The PROTROPIC feasibility study: prognostic value of elevated troponins in critical illness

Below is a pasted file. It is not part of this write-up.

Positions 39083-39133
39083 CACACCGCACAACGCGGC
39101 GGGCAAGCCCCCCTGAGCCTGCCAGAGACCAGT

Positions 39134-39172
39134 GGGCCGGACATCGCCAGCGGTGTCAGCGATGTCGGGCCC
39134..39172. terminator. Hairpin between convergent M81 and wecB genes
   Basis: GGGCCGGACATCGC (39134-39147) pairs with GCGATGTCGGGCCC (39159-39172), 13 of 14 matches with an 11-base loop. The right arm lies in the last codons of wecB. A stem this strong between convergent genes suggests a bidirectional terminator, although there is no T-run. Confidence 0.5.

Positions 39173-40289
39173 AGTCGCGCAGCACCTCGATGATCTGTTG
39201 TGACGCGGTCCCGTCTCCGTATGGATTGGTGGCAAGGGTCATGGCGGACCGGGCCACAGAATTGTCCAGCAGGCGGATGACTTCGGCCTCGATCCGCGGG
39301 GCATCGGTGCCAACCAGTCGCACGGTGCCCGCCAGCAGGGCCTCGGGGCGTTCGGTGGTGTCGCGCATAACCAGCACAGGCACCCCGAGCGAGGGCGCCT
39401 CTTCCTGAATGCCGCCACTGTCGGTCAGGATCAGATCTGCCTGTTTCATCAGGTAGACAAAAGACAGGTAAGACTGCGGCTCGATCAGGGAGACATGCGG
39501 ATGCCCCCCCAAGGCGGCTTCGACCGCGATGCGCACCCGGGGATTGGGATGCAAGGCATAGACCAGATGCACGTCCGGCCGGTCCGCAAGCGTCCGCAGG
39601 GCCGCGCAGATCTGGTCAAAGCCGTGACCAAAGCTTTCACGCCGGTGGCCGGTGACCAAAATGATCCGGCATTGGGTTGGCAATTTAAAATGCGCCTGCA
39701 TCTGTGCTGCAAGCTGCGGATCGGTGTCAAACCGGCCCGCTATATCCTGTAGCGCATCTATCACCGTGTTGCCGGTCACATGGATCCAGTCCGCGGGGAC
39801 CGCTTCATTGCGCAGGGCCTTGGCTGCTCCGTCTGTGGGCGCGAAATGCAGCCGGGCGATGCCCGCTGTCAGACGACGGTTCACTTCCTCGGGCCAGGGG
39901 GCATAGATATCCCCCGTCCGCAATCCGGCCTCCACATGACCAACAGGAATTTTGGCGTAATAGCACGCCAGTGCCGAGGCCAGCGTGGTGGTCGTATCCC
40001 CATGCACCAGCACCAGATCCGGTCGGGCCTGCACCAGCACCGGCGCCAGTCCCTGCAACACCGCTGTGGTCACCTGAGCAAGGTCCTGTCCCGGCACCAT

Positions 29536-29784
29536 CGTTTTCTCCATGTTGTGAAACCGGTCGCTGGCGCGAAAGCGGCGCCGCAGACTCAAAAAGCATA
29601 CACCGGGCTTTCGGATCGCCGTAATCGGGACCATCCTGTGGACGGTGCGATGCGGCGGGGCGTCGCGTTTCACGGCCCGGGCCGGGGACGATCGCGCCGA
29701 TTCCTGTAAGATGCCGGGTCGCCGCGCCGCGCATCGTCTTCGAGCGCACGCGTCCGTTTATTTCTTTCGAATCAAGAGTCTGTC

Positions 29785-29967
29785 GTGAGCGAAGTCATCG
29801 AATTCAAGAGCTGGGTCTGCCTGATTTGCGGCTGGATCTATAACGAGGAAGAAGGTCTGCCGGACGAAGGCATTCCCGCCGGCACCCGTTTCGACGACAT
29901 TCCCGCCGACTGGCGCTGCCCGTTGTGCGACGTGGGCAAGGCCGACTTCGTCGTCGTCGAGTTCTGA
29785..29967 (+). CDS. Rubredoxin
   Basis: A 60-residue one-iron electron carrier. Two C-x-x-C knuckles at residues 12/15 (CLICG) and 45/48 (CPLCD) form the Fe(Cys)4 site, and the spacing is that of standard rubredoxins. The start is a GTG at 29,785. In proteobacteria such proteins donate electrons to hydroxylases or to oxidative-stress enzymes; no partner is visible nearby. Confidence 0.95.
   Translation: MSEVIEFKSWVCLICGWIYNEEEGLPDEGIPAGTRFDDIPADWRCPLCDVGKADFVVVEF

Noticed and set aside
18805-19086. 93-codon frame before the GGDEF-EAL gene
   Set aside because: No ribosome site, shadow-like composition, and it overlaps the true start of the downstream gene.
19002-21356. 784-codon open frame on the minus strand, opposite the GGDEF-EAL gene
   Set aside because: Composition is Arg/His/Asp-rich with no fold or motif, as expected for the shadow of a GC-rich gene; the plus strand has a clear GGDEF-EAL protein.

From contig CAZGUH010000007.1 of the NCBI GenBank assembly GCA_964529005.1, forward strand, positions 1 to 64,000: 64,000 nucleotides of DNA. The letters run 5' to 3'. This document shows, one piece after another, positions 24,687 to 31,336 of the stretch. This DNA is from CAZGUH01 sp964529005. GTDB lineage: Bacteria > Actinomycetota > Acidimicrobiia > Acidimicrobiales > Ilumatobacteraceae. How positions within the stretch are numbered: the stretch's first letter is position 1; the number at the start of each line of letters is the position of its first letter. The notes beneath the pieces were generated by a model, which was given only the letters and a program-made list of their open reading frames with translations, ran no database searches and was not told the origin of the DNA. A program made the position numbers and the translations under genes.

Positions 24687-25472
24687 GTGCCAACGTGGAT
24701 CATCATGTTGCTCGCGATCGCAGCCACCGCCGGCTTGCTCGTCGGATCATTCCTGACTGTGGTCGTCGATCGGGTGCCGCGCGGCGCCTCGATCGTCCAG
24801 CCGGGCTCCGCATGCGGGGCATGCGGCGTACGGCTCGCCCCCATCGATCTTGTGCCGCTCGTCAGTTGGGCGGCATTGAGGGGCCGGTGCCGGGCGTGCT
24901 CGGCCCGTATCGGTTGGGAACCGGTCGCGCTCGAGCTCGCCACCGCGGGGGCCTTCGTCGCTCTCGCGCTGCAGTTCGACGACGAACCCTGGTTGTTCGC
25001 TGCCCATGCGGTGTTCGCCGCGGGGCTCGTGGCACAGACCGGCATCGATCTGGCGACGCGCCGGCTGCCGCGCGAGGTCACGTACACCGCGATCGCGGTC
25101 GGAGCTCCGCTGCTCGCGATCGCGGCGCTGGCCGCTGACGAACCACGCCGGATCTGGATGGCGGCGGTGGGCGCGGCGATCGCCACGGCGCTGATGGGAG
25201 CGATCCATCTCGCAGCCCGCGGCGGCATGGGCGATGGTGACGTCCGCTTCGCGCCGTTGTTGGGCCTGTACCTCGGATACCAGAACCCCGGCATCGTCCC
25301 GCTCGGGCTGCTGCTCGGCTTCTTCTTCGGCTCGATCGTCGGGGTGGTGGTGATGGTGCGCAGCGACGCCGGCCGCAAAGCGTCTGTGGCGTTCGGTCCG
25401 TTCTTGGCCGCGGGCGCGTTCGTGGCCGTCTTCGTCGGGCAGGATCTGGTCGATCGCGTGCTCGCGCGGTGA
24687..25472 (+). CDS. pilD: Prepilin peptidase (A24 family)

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PURPOSE: Elevated cardiac troponin concentrations in people with critical illness are associated with an increased risk of death. We aimed to assess the feasibility of a larger study to ascertain the utility of cardiac troponin as a prognostic tool for mortality in critically ill patients. METHODS: Patients admitted to participating intensive care units during the one-month enrolment period were eligible. We excluded cardiac surgical patients and patients who were admitted and either died or were discharged within 12 hr. In enrolled patients, we measured high-sensitivity cardiac troponin I (hs-cTnI) and obtained electrocardiograms to ascertain the incidence of myocardial infarction (MI) and isolated troponin elevation. Our feasibility objectives were to measure recruitment rate, the proportion of patients who consented under a deferred consent model, and time required for data collection and study procedures. RESULTS: Over a four-week enrolment period, 280 patients were enrolled using a deferred consent model. We obtained subsequent consent from 81% of patients. Study procedures and data collection required 1.7 hr per participant. Overall, 86 (38%) suffered a MI, 23 (10%) had an isolated hs-cTnI elevation, and 117 (52%) had no hs-cTnI elevation. The crude hospital mortality rate was 10% without an hs-cTnI elevation, 29% with an isolated hs-cTnl elevation (relative risk [RR]) 2.2; 95% confidence interval [CI], 1.0 to 6.0) and 29% with an MI (RR, 2.6; 95% CI, 1.4 to 5.1). CONCLUSION: Myocardial injury with elevated hs-cTnI concentrations and MIs occur frequently during critical illness. This pilot study has established the feasibility of conducting a large-scale investigation addressing this issue.
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